This is a tale from several years back, but I saw a field mouse running across the road when I picked up the morning paper and I now think of it as a happy memory.

It all began when my car couldn’t escape from the garage. No wait, it began when I noticed tiny rocks scattered about one of the patio stones next to the basement. I did what everyone does in a case like that — snapped a photo and posted on Facebook that “tiny paws burrowed under this patio stone, flipping up small stones and pieces of gravel. This can only mean one thing: one of the backyard field mice is attempting to communicate through petroglyphs.”

Close on the heels of that enigmatic manifestation, the garage door wouldn’t open. Instead, it jerked up a foot or so, then jerked back down with a thud. Admittedly, this was the original equipment from the 1970s, when there wasn’t the safety feature of an electric eye to prevent the heavy doublewide door from crashing on top of your car, or yourself. It barely passed inspection when we bought the house three years ago, but the homeowner refused to replace it and our house inspector advised “Just live with it until it stops working.” I tried pushing the UP button several more times. The apparatus was unresponsive the first two pushes, then repeated the jerking sequence. On the fourth push, the door quietly rose and I gunned the engine to get out before it changed its mind.

When I had told my husband about the tiny stones on the patio pavers, he immediately sprang into action. A true German, he felt everything must be in its place, and remain in its place, serving its purpose. He grabbed a broom, marched out to the backyard and cleared the field. Order restored. When I mentioned the problem with the garage door opening, he tested it out himself, couldn’t get it to move (it was currently down) with the inside button or either of our in-car clickers.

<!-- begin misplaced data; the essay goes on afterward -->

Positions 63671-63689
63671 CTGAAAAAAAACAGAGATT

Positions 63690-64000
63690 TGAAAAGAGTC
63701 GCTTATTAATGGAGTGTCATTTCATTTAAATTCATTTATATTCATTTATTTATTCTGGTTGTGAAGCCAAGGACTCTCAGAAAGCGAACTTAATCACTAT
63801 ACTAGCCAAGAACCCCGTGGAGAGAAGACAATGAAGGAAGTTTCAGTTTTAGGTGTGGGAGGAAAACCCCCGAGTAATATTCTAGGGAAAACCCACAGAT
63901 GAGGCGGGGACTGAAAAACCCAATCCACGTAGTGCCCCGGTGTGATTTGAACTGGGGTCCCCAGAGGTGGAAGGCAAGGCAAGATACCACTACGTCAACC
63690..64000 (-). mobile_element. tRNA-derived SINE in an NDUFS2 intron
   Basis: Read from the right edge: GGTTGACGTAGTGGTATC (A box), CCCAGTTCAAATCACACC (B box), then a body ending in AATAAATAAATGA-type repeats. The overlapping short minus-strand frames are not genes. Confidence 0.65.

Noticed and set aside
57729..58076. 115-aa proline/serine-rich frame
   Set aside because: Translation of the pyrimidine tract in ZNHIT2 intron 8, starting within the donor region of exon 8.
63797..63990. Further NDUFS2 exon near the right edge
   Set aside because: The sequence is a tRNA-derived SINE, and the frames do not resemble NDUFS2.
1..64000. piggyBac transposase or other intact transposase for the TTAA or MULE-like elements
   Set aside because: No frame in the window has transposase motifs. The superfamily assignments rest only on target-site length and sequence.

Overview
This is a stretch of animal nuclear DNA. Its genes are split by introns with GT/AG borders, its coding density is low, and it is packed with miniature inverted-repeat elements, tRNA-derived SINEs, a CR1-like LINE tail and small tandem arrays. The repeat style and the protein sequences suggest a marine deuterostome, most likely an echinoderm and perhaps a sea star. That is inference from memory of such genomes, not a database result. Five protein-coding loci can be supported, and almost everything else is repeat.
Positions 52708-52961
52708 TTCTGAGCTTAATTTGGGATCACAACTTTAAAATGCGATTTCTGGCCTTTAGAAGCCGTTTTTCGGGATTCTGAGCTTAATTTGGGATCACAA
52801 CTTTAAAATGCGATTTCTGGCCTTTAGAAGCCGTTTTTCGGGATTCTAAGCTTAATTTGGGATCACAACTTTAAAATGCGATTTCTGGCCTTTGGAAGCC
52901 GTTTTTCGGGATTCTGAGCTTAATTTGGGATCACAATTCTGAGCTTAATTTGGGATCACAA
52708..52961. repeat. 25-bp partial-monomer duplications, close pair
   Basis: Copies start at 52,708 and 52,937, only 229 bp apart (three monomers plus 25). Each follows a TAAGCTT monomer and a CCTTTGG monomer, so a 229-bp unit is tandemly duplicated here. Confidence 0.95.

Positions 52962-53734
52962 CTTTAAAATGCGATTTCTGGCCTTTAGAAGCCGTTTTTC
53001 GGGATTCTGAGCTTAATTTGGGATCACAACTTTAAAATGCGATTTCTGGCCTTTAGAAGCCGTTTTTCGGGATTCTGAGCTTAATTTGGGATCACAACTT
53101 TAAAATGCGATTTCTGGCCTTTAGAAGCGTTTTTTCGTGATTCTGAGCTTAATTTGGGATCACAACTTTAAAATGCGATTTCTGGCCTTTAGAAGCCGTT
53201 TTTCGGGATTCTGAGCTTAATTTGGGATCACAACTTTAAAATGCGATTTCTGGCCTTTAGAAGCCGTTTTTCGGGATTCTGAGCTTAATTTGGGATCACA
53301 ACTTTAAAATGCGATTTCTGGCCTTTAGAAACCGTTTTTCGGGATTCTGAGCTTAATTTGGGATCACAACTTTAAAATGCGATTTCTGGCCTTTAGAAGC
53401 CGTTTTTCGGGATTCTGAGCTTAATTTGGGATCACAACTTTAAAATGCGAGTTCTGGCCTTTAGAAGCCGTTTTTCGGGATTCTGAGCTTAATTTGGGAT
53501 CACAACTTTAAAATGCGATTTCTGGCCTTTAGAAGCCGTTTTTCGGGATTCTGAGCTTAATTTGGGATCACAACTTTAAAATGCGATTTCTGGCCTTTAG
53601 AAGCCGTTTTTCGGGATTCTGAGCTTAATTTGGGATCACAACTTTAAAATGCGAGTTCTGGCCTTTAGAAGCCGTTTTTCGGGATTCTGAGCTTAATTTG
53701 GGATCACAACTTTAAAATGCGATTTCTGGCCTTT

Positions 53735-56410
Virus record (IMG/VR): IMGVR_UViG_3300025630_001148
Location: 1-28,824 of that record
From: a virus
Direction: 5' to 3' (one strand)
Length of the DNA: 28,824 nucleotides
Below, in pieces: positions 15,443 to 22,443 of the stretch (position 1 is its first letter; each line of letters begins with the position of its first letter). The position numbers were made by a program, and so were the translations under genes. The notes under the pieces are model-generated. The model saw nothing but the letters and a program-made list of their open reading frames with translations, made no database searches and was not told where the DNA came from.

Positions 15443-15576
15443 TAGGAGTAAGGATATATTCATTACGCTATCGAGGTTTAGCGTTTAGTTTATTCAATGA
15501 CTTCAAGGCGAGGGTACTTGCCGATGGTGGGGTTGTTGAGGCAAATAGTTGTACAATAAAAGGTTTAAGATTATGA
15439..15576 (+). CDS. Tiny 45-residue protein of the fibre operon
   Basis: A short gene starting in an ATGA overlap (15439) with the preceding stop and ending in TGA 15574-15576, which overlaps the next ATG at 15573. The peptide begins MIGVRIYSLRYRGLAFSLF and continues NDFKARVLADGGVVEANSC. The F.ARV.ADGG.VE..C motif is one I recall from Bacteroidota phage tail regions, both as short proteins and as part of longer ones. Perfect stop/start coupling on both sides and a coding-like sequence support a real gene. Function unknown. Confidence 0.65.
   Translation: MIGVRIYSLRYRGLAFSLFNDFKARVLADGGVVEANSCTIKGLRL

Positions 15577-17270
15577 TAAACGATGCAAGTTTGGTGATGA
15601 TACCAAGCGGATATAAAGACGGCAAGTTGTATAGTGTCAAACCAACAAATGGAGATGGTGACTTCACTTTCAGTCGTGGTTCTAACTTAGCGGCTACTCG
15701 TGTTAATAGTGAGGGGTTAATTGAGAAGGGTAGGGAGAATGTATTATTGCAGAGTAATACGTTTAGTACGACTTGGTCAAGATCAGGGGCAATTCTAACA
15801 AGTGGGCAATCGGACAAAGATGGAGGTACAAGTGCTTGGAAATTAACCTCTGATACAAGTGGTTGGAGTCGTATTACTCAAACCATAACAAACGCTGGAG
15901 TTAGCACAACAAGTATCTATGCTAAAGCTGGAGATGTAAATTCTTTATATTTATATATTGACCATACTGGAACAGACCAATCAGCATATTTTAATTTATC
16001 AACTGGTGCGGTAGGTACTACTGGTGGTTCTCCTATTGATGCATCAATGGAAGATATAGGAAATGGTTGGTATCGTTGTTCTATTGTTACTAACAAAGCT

We took turns pushing various buttons for 15 minutes, then he suggested he would climb a ladder and try to fix it. I suggested we call the garage door people instead and, after another 15 minutes of pushing various buttons, he agreed. The expert quickly came and quickly identified the problem: a mouse nest caught up in the mechanism. Once that was removed, the door resumed opening and closing with as much alacrity as a 50-year-old garage door can muster.

Two days later, I discovered tiny black sprinkles in a kitchen drawer that I rarely open. The plot thickened when I opened another drawer used as a bread bin and was shocked to see the package of English muffins had been torn asunder, and one muffin nearly devoured. That is a personal space violation “up with which I will not put,” to paraphrase Churchill. I emptied all the drawers, transferred all consumables to the refrigerator and scrubbed everything. My husband decamped to the local hardware store, purchased several of the old-fashioned mousetraps, and gingerly put them in place at bedtime. I marked the locations with chartreuse sticky notes for security purposes.

The next morning, when he checked the first trap, there was no triumphant “Gotcha!” I couldn’t’ recall being awakened by the dreaded snap, so I assumed the worst had happened. This was soon confirmed with a lot of banging around, then a loud cry, “He took all the cheese and got away!” Now unsprung and both cheeseless and mouseless, the traps had to be carefully removed. At bedtime, more traps were set out with the bait more securely attached. I was awakened at 2 a.m. with a loud snap, and then again at 6 a.m. with a booming “Gotcha!”

Order restored; services will be private.

Connecticut Media Group